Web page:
We all know about those conversations that you are never to have at the dinner table. When such topics are brought up, they seem to become the “Trojan Horse” in the room. Growing up, it seems that there were many things that our parents don’t want to talk to us about because they believe we are unable to fully comprehend what is going on.
I grew up with my grandmother because my parents were out of the country most of the time. There were three things my grandmother never talked about: money, politics, and my grandfather (touchy issue). Like me, most of you grew up in an environment where topics or conversations about money were simply brushed aside. Why do conversations about money seem to leave a soar taste in the mouths of people? Why is it such a taboo to talk about money? Would you prefer to have had this conversation when you were younger so that you would not have made stupid financial mistakes?
About 19 years ago, not all of us had computers with internet on it. But, in this day and age with advancements in technology and knowledge being easily as accessible with a mouse click, we should be able to find information about money with discussing it with our parents (although I understand hearing their experiences dealing with money helps put things into perspective). Some of you are wondering, “But there is so much information out there, how do I find what caters to me?” The truth is that you are just going to have to go through a few trial and errors before you find out what really works for you. We are all very unique as individuals, and that sometimes structures how we spend our money. Having an understanding of your goals, needs, and wants helps you develop a financial plan that works for you, and helps you filter through the information that does not pertain to you.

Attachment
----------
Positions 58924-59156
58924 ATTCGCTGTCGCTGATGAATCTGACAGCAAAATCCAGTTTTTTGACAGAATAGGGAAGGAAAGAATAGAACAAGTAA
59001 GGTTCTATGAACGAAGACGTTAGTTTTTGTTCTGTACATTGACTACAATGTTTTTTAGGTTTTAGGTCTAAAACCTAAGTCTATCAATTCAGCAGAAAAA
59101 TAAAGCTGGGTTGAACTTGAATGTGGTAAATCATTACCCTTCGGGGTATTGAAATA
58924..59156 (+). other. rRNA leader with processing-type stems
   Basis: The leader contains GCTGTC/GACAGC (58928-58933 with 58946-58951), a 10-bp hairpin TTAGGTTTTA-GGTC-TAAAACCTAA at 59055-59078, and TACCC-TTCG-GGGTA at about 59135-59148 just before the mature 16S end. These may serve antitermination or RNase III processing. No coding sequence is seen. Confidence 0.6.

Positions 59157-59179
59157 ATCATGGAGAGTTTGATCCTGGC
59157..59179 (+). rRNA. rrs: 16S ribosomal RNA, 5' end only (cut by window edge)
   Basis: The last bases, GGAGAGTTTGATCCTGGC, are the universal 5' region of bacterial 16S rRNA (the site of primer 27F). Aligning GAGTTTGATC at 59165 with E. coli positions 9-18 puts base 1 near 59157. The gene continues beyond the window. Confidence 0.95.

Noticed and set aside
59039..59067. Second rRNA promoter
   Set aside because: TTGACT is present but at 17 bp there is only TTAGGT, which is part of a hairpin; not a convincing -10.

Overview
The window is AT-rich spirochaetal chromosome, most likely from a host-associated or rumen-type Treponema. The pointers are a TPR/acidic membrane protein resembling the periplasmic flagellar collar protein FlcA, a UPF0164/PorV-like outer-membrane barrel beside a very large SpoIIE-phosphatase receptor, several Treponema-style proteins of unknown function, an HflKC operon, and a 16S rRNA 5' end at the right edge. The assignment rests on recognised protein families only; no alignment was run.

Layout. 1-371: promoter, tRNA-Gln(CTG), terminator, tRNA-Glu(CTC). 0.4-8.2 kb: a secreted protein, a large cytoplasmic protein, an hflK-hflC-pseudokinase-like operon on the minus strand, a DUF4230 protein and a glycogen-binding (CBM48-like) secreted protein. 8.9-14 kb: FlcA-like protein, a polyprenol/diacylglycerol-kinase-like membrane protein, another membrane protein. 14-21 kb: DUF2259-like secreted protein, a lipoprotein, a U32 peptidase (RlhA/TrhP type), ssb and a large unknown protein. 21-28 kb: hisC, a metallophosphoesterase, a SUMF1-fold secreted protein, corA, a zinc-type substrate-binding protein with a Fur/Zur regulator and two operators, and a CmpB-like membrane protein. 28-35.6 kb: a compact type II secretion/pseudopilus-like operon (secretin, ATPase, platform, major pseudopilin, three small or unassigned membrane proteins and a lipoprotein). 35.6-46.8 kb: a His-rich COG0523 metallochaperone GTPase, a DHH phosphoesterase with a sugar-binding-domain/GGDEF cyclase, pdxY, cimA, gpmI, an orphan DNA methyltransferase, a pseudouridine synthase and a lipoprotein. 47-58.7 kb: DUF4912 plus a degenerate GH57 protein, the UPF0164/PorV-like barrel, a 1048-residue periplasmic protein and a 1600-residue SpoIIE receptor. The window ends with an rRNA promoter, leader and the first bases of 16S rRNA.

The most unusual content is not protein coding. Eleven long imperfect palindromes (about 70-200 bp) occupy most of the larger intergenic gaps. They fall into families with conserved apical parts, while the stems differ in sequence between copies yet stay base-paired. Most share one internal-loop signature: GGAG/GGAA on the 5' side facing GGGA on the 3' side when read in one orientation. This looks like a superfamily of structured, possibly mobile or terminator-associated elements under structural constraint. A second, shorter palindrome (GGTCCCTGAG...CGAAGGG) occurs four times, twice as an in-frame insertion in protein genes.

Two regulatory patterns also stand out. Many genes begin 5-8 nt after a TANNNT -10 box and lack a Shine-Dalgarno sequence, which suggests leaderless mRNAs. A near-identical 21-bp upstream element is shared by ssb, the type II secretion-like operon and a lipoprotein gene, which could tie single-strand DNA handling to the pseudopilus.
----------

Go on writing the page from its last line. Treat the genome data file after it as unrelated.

I remember that when I first started saving at the age of 13, I used to simply put whatever was leftover (once I had bought everything that I had wanted) into savings. Not my brightest idea, because I used to think of my savings account as where my rainy day money went (as I was still relying on Bank of Mom). The funny thing was that it always seemed to be a rainy day --buying every single type of fashion magazine for the month or purchasing a new pair of Nike’s that I wanted back in my tomboy days-- and those rainy days seemed to always deplete my savings account.
After reading an article about saving money in a magazine, -- if I wanted to see money grow in my savings account-- I quickly learned that I had to consider saving as a fixed expense. So I started small, by putting away £ 10 (my first job was in London, UK) from my bi-weekly paycheck for about 6 months till we moved to Arizona in 2007 (money I totally forgot about when I moved). This summer I visited England and discovered that I had almost £90 sitting in a savings account that had accrued interest. Imagine my shock when I discovered that, I had all this money sitting in an account for the past five years (it had accrued an additional £30 that I did not have).
As a result of my previous misconception of my savings account and the article I read, how I deal with my finances now (with regards to savings) has been better. Most of us will not get creating our financial plans right the first time around, but we will eventually get around to getting it right. I find that when it comes to talking about money, my friends seem more open to have those conversations than my parents are because they have made mistakes due to no one ever talking about it to them. (Or you could just continuously badger your parents/guardians till they give in; good luck with that if you grew up with some like my grandmother (she was one tough cookie!).
Despite the fact that learning about money from close relative can be a pre-emptive way to avoid making mistakes, who really needs the money talk conversation when the internet can just about answer all your questions. Are you ready to expand your financial knowledge past your parents by talking with friends, and doing some research on the internet?